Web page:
Tuesday, November 10, 2009

Learning To Live Without Markov

As the game unfolded the other night against Tampa, it marked the 16th game of the season that we had begun without our all-star Andrei Markov. It may not sound like much, but it's the first time since Andrei made the NHL grade that he has missed more than 15 games in a single season.

In the past sometimes, it seemed like an injury to Markov was a one-way ticket to losing streak. However, this time around, the Canadiens have done an OK job of battling for points and scrounging some wins. As we descend into the next 30 games without Andrei, I thought I'd take a glance at some of the stats with and without him manning the back line.


Winning and losing

It's sometimes hard to test the value of any given player, because the experiment consists of so many variables. Even with a mere 24 game sample from the regular season and a lone playoff series, I don't think we'd be reaching a false conclusion if we suggested the Canadiens are a much worse outfit without Andrei Markov. Really the stats speak for themselves:

24 games, 5 wins, 19 losses, 13 points. It's not flattering for the rest of the guys is it? Certainly when you compare that record to the record with him in the lineup over the same period (168-107-30 for 366 points).

If you pro-rate the stats to an 82-game schedule the Habs from 2005-09 without Markov would have been a pitiful 44 point outfit (17-55-10) – not seen since the days of expansion newbies and Pittsburgh dogging it. With him in the lineup, their pro-rated points total would be a solid 96-point group (45-29-6).

But the impact goes well beyond the wins and losses. As you can see from the limited sample, what has tended to happen when Markov has been missing has shown his talent at both ends of the ice. In the 24 previous games, goals for dropped by one full goal per 60 minutes, while goals against rose by an equally remarkable 0.7 per game.


Special teams


Being that Markov is an all-star who perennially flirts with the scoring lead among defenceman, it's perhaps not surprising to see a drop in PP efficiency wen he's not around to distribute. But take a look at the PK in his absence – a reminder of his second personality:

With the best overall PP in both 2006-07 and 2007-08, and a pretty decent scoring clip before and after, it's pretty safe to say that Markov is one of the premier QBs of the circuit. In fact, you get 5 PPs with Markov in a game, you'd be disappointed not to score a goal.

The Canadiens, however, have been blessed with some insulation for Markov on the PP at times – Souray and Streit, for example in 2006-07 – so his absence has cost but not too too drastically. Glance at the PK situation without Markov, though, and get an idea of what he means at the defensive end. Whether it be quick movement and anticipation, or using his passing skills to find the way out of the zone, his skills on the PK have been missed to the tune of nearly 12.5%. If you translate that to a whole season – with about 360 penalties – you're talking about 45 goals.

I suppose a forward moving to the point is much less of a downgrade than having a 5th defender playing with regularity on a penalty kill.


2009-10

This season, Markov was lost to serious injury a mere 50 minutes in. Given our understanding of the previous 24 games without him, there was understandable gloom at the time. I certainly felt some major doubts.

If you look across the stats, you can see that the PP is suffering as much if not more than it has ever done, but that goalscoring is holding truer. You can see that PK is sub-standard, but still within a few goals of the Markov standard and the overall goals against have been holding closer as well. You can fret about each of those, especially compared to league averages. Nonetheless, here we stand 17 games in, and 6 weeks closer to February, with 16 points from 17 games. Not great, perhaps, but a minor miracle given the precedent.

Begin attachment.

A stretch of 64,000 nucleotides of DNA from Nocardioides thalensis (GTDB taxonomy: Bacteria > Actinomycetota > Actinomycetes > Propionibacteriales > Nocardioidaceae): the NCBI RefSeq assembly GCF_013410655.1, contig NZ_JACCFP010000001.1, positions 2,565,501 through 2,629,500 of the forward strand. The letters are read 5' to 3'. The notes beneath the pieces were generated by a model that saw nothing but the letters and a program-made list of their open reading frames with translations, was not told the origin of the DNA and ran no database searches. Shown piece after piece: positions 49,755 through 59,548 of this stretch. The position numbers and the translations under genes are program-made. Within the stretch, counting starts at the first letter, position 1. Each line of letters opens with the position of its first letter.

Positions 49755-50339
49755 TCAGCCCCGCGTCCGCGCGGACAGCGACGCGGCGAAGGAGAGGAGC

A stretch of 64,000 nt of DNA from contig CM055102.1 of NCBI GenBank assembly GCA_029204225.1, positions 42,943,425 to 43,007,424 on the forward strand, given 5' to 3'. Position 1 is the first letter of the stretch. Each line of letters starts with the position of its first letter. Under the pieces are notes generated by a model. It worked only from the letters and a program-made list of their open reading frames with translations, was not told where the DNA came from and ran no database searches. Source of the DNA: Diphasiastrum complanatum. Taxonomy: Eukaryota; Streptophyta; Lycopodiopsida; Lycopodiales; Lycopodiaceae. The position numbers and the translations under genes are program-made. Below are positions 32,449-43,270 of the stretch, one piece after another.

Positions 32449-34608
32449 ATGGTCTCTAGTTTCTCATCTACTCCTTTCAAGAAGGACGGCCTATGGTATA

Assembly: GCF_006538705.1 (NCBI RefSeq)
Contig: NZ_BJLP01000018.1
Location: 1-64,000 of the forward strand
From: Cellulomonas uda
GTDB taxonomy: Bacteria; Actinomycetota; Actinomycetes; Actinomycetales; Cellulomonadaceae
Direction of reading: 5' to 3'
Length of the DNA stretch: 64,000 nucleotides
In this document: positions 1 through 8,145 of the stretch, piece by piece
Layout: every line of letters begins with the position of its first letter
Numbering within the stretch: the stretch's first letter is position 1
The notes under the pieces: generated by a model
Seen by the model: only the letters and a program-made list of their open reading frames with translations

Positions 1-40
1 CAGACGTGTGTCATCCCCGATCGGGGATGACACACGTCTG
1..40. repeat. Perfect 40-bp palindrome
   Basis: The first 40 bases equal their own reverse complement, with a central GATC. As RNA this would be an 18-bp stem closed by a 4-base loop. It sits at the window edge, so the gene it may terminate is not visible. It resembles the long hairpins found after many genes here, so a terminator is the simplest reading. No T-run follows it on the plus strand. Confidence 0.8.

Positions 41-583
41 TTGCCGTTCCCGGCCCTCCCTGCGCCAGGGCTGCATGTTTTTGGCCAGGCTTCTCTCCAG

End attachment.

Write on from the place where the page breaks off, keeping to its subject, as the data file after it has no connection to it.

I think it speaks a little bit to some of the moves that were made over the summer (many of which have received a proper thrashing from fans), specifically:

1) Gionta
He's been a goalscorer from unconventional plays which has helped and a solid contributor up front. What's more, he's been able to tip the ice in the Habs favour by a large margin thus far.

2) Spacek
I said I liked the signing at the time, but I didn't really know what to expect. Well, he's no Markov on the PP (not even close), but he eats minutes and has been on the ice for 22 more chances at even strength than he has allowed, and 41 overall.

3) Letting Bouillon go

A hard move to put through given his popularity and his familiarity with the RDS crew, but one that needed to be made. Last season he was on the ice for a GA every 20 minutes he played. Had he been under contract as a #6 this year, that'd be a goal a game. I don't want to disparage a player I loved, but I think his last legs were correctly recognised.


As I said, there weren't miracles here, just quiet steps in the general direction. Could a team really be as bad as the Habs have been without Markov in the past over a sustained period? Hard to say. I don't think after the 0-7-1 end to last season, anyone would have asked to put it to the test.

I think if anything good is to come from this injury to Andrei it will be the shedding of an over-reliance on a single player in all aspects of play. Perhaps when he comes back he can be introduced gradually, rather than straight into 30 minutes a night.


Who misses Markov most?


Finally, I wanted to note that though we all miss Markov, none might miss him more than Carey Price and Jaroslav Halak. If only for his poise on the PK alone, Carey might have added 100 points to his sub-standard PK save rating, and he and Halak might have been able to count on zone clearances actually happening.

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